A: I understand that the Government of China is working to revise the list that was published in 2008 of technologies for which exports from China should be banned or restricted. According to this list, the exporting of rare earth processing and alloy technologies has already been banned. According to a draft revision of the list that was announced by the Government of China at the end of last year, China is considering introducing an approval system for silicon manufacturing technology related to solar panels, and regarding rare earth-related products, China is also considering newly adding magnet processing technology to the scope of the export ban. That is my understanding.
I understand that as this revision is still under consideration within the Government of China, it has not yet been promulgated or put into force. We will continue to keep a close watch on its potential impact on the Japanese economy and Japanese companies. In any case, Japan will strive to increase the resilience of the supply chains of specified critical goods, including critical minerals and permanent magnets, based on our legislation and using funding that has been secured.

Energy Security

Q: Around one month ago, on March 10, Iran and Saudi Arabia, whose diplomatic relationship with each other had remained cut off since 2016, agreed to normalize the relationship through China’s mediation. As a result, it appears certain that the U.S. influence in the Middle East will weaken and China’s presence will grow.
Japan depends on the Middle East for more than 90% of its oil supply. Going forward, the possibility cannot be denied that China’s relationship with Middle Eastern oil-producing countries will become so intimate as to lead to the formation of alliances. If Japan, which depends entirely on the United States, is drawn into a state of war with China due to a Taiwan crisis, for example, there may be a possibility of being unable to acquire Middle Eastern oil. Should that happen, it would not only become impossible to fight a war, but industrial activity and the people’s everyday lives would also all come to a halt. Will there be no problem if Japan maintains its existing stance of remaining entirely dependent on the United States? Is a different foreign policy not necessary for acquiring oil? Please tell me about your thoughts on those points.

A: We welcome the move toward normalizing the relationship between Saudi Arabia and Iran as a positive step toward peace and stability in the Middle East region. We will keep a close watch on specific future developments.
Middle Eastern oil-producing countries and Japan have historically maintained friendly relationships for many years. When I joined the ministry in 1985, my first post was at the Petroleum Department of the Agency for Natural Resources and Energy, and since then, I have had various relationships with oil-producing countries.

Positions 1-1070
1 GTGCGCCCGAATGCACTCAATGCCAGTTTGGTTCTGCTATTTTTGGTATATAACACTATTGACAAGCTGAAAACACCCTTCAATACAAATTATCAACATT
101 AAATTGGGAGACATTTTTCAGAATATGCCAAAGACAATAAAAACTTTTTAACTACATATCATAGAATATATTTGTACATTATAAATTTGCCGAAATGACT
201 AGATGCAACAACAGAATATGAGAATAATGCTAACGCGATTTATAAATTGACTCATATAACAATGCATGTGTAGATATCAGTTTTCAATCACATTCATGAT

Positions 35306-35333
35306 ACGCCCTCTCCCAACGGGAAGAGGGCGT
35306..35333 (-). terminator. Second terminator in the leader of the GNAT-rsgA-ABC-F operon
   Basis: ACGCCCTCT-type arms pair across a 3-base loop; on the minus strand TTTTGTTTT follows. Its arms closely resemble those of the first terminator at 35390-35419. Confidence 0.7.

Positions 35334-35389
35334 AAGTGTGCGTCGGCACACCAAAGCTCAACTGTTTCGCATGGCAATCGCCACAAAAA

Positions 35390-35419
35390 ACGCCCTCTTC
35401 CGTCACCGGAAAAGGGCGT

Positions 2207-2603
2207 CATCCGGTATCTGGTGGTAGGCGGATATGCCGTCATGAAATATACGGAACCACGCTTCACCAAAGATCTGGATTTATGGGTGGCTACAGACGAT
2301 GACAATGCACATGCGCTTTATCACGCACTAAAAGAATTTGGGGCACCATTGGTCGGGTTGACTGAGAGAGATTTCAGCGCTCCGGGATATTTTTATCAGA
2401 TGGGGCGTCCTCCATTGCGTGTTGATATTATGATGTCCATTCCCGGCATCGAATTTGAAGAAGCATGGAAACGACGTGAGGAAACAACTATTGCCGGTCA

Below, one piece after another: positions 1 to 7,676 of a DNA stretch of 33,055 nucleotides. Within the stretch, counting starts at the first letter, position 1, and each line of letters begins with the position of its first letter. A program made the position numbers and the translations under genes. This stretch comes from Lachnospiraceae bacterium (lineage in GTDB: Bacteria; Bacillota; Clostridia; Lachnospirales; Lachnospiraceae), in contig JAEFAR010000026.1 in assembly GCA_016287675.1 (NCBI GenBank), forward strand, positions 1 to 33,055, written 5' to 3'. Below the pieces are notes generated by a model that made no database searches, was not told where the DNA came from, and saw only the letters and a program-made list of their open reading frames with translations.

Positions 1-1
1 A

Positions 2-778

With that experience in mind, I visited Saudi Arabia and Oman at the end of last year and the UAE in January. During those visits, I called for production increases and a stable supply of crude oil and concluded a basic agreement with Oman on a long-term contract of LNG, which is essential to energy transition. Moreover, with an eye toward a decarbonized society, we held discussions on clean energy, such as hydrogen and ammonium, and industrial diversification, and wide-ranging cooperation is underway.
Regarding Iran, in autumn last year, Petroleum Minister Owji came to Japan and exchanged opinions with us. We hope that nuclear debate under the JCPOA will be resumed, and that Iran will return to the international community. Japan will also do what it can.
I myself serve as secretary-general of the Japan-Iran parliamentarians’ association and as chairman of the Japan-Saudi parliamentarians association, and therefore, in my present capacity of Minister of Economy, Trade and Industry as well, I will do my best to promote what METI can do toward stability, peace and prosperity in the Middle East.
Yesterday, in a meeting with the King Abdullah II of Jordan, we affirmed that our two countries will cooperate toward peace and prosperity in the Middle East. In today’s summit meeting as well, I expect that the two leaders, Prime Minister Kishida and King Abdullah, will hold discussions toward peace and prosperity in the Middle East. I will also attend that meeting and METI will do whatever it can in the future.

Last updated:2023-04-11